As Americans anticipate what life after the COVID-19 pandemic will look like, one concern for millions is the future of remote work. Many employees have experienced firsthand what it's like to work from home, and they're unwilling to return to the status quo.
In a recent survey, job search company FlexJobs found clear differences in the remote work experience for men and women. That, in turn, affected their concerns and preferences for their post-pandemic work environment.
More women said they preferred exclusively remote work (68% versus 57%), while men preferred hybrid work (41% versus 30%). One thing is clear, though: The vast majority of telecommuters do not want to return to full-time, in-person work. Only 2% each of men and women chose this option.
Challenges and perks of remote work are different for men and women
Interestingly, women reported more benefits of remote work than men did. This may explain why more women prefer remote-only work moving forward. The top benefits reported by women included:
- No commute
- Cost savings for expenses like gas and dry cleaning
- Lower risk of exposure to the coronavirus
- No formal dress code
- Time savings
- Better work-life balance
- Control and flexibility over work schedule
On the other hand, men tended not to prefer remote work. But very few (2%) reported no benefits from remote work at all. That may explain why men prefer a hybrid arrangement.
The FlexJobs survey also painted a picture of the challenges that affected remote workers the most. For example, men reported more interpersonal and communication challenges, such as:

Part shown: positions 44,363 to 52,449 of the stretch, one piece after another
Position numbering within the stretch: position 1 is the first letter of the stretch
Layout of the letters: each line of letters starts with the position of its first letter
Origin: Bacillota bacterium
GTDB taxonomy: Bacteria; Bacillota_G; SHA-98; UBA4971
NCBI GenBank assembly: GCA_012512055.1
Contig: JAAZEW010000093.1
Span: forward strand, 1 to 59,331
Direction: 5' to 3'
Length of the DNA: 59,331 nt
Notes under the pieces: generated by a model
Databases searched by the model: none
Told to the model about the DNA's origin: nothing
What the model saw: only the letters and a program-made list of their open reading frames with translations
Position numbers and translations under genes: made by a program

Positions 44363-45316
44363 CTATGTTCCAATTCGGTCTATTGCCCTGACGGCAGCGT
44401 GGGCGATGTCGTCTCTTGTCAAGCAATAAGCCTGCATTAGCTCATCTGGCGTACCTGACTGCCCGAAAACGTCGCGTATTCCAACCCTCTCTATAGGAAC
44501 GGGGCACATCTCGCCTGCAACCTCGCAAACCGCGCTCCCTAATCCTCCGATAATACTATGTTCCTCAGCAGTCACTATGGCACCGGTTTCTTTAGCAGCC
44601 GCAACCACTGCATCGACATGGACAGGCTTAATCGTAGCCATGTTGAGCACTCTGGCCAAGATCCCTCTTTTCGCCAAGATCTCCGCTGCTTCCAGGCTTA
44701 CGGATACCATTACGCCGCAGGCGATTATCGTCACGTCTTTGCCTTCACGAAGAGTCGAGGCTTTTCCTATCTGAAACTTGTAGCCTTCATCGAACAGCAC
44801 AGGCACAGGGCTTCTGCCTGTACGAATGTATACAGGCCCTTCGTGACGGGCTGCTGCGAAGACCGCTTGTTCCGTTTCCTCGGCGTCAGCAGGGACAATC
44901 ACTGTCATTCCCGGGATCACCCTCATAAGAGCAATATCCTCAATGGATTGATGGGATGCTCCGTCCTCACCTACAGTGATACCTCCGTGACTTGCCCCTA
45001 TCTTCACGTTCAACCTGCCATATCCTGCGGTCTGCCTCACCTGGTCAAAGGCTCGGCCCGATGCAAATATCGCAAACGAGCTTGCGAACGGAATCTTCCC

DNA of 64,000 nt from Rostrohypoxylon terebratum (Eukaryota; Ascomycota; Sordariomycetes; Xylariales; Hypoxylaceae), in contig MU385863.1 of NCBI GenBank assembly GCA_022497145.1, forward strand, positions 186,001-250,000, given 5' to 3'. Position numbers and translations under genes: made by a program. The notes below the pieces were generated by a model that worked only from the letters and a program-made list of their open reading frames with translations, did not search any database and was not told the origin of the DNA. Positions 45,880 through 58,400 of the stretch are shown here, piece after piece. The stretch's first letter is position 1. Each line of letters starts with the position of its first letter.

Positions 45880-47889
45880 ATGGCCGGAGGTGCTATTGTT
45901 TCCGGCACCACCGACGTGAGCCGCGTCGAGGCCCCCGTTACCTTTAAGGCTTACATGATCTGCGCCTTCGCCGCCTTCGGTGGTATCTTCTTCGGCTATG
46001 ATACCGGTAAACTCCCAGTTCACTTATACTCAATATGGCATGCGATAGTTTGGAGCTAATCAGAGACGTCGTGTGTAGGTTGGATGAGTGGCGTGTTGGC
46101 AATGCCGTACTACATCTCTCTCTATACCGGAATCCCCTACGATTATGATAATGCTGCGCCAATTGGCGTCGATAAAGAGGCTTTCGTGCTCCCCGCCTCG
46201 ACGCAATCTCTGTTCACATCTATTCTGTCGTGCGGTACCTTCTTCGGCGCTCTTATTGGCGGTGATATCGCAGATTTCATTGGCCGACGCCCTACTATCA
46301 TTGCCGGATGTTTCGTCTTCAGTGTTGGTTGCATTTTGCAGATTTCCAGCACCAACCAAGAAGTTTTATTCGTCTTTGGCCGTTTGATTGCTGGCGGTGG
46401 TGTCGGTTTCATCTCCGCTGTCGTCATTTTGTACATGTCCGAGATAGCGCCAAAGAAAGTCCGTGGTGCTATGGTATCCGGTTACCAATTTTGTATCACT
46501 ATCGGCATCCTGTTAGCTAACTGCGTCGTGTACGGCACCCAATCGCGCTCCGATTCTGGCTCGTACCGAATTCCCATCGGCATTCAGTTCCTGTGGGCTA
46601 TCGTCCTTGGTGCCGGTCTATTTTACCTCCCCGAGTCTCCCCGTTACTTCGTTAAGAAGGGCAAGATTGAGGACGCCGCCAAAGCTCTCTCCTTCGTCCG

- Collaborating with others
- Communicating effectively in real time
- Managing relationships with coworkers virtually
Meanwhile, women had greater difficulty troubleshooting technology problems.
The challenges and benefits associated with remote work may also depend on age group. Another survey, from MetLife, found that the remote work experience for Gen Z and millennial employees was different from baby boomers.
Concerns about work in a post-pandemic era
As with the advantages and disadvantages of remote work, FlexJobs also found differences in the concerns women and men had about returning to the workplace.
For instance, men showed greater concern over having to adhere to health and safety measures, as well as possibly being exposed to COVID-19. Women worried more about less flexibility and work-life balance and also the return of office politics and distractions.
As a result, many respondents prioritized remote-work options moving forward.
In fact, 60% of women and 52% of men said they would leave their job if they couldn't continue to work remotely in their current position. This lines up with findings from a different FlexJobs survey. It showed that 58% of remote workers would "absolutely" look for a new job if their current position didn't offer a telecommute option after the pandemic.
In fact, 69% of men and 80% of women ranked the ability to work remotely as important when considering a new job opportunity.
Methodology: Between March and April 2021, FlexJobs polled 2,150 people who either had worked or were still working remotely during the pandemic. Of these respondents, 550 were men and 1,600 were women.